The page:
But yes, plants have a great deal of hormones. Including androgens & estrogens. Usually in balance. You can get b12 from fermented foods.

Paige, are you perhaps hyperthyroid?

There are plenty of quadrupeds that hunt, yes, but they hunt differently than we do. We run our prey to exhaustion over a longer period of time; quadruped hunters are built for intense bursts of incredible speed. The method is different. Also, most plant-eating animals, especially grazers are quadrupeds.

We do have a leafy plant aversion. I'm not sure why you think we don't. It isn't difficult to feed kids chicken breast sauteed in butter, but it's much more difficult to feed them steamed broccoli. Our taste buds are designed to sense the bitter alkaloids in plant leaves and produce a negative cognitive response. That's pretty much the definition of an innate aversion. Sure, we can get used to them. I sure have. I used to never eat vegetables (despite being fed them as a baby). Now I eat salads almost every day.

Intestinal length and teeth are arguments against carnivorism, sure, but I'm not arguing for carnivorism. I'm arguing for omnivorism. Our intestines are shorter than herbivores and longer than carnivores. We have canines and molars. Surely one cannot extrapolate from this that humans evolved to eat only plants?


Status: Clear after 30 years. Wow, I guess it's been 6 years, now.

[ Story: Severe Acne since I was 10. 10+ years of Dermatologists, Antibiotics, topicals and ACCUTANE did nothing. Discovered oranges triggered the worst of my cystic acne = about 70% improvement. Tried some nutrient supplements like B-complex with zinc and C, saw palmetto and a BHA like the aspirin mask = more improvement, a lot less oily. Then, Diet changes = Clear.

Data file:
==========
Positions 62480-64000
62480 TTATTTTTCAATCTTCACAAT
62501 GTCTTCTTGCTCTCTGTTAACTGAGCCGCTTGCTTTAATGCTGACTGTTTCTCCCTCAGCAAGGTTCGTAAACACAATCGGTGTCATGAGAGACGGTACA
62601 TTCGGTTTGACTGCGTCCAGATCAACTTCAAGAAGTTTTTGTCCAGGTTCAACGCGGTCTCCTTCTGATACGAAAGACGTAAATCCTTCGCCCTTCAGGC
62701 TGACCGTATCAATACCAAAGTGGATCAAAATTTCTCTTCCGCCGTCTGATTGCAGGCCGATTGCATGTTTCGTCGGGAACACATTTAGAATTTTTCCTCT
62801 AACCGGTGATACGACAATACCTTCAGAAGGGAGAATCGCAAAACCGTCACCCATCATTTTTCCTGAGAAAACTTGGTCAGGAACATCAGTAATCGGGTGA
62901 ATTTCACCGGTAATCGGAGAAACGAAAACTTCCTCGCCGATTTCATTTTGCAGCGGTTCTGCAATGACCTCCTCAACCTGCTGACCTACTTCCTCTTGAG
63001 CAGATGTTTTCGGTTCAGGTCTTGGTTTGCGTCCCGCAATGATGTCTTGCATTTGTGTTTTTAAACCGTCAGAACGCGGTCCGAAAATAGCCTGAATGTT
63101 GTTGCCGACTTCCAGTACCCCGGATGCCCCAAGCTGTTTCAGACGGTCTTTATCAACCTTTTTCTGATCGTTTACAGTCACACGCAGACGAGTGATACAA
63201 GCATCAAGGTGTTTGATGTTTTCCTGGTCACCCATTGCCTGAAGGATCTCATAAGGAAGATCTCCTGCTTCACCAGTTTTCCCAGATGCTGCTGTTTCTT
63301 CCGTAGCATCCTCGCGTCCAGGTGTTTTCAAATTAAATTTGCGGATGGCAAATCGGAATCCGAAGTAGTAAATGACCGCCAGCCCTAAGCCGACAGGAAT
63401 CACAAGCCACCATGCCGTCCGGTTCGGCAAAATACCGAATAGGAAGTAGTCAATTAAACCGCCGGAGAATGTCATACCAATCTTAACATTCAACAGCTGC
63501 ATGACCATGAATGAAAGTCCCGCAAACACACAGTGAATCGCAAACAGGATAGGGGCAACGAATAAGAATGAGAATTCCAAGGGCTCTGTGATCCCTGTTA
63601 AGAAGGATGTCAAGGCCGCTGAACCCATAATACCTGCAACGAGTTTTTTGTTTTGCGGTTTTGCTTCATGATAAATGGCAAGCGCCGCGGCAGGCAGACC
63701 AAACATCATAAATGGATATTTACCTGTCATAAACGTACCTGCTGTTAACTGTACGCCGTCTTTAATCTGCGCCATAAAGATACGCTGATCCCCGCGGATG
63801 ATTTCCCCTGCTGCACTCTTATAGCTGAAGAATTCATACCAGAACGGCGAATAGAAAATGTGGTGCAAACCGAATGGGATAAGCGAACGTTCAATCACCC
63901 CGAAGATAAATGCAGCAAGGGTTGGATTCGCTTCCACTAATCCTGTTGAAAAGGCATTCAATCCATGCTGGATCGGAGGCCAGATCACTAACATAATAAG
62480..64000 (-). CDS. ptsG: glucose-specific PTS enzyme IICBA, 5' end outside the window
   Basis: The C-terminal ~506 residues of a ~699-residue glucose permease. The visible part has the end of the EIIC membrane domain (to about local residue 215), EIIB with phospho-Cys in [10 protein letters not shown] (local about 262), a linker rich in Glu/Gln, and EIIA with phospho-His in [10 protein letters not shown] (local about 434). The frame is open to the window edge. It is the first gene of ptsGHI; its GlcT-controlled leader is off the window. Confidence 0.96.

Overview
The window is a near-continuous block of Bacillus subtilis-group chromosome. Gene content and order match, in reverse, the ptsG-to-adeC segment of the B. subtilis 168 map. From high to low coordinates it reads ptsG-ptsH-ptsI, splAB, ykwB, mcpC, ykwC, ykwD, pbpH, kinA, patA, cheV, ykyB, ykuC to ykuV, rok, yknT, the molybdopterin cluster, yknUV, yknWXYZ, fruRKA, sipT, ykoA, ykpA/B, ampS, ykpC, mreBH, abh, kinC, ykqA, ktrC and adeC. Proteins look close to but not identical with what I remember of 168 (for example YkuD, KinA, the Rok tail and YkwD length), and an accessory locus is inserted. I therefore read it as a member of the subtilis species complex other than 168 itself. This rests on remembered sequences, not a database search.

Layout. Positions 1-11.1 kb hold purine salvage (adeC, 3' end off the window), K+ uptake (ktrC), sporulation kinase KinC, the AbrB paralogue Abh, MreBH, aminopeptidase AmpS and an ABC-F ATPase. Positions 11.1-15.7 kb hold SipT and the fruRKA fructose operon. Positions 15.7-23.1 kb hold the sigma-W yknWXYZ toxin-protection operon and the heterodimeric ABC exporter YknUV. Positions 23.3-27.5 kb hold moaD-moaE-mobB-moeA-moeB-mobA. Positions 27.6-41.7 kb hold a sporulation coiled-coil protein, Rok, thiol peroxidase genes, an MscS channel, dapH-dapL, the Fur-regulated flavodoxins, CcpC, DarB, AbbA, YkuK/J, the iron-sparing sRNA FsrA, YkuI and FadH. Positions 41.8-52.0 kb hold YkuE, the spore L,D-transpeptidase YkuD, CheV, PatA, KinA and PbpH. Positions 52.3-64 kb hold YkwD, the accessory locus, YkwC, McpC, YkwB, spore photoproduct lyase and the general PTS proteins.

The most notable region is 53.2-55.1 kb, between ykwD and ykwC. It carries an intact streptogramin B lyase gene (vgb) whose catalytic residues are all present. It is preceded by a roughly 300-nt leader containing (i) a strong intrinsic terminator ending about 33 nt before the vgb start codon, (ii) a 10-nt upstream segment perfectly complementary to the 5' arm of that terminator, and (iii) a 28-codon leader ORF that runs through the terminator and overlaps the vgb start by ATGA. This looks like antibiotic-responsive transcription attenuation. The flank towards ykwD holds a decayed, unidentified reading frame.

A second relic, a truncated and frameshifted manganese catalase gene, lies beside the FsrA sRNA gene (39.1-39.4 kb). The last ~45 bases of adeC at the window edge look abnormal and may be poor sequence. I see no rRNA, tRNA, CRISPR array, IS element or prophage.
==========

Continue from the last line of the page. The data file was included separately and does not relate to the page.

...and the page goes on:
Regimen: Anti-inflammatory, nutrient dense, blood sugar stabilizing diet and supplements (for hormones, inflammation, aging, health). No soap or other cleanser except for hand washing! Water only or Oil cleanse. Aloe Vera mixed with niacinimide and a high linoleic acid oil for moisturizer and reduce pigmentation.

Diet effects acne in so many ways: hormone balance, inflammation, Insulin levels, digestion, allergies and intolerances, liver function, adrenal function, SHBG levels, sebum quality, cell function and turnover, nutrient deficiencies, body fat, etc. Basic advice: Eat, sleep, supplement and exercise like you are a diabetic. And eat real food!

For more information, see my Good Things for Acne thread *Moderator edit - Please refer to the board rules (see “Advertising/soliciting”, “Linking” and “Signatures”)*

When you eat stuff, Stuff Happens!


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That the animals get exhausted has nothing to do with the number of legs. It;'s about how we dissipate heat. And pretty near all land animals are quadrupeds. Mammals & reptiles at least.

Loved broccoli my entire life. Babies happily eat mashed veggies. Anyway, it's a cultural thing. Parents do stupid things in the transition from jarred baby food to chicken tenders & mac and cheese. When I was in England, I observed that the children don't want to eat meat. If you notice, at the end of the Pink Floyd song Brick in the Wall, they are shouting about not getting any pudding (dessert) if they don't eat their meat. All our closest relatives eat a great deal of leafy vegetables. And they don't eat a lot of meat.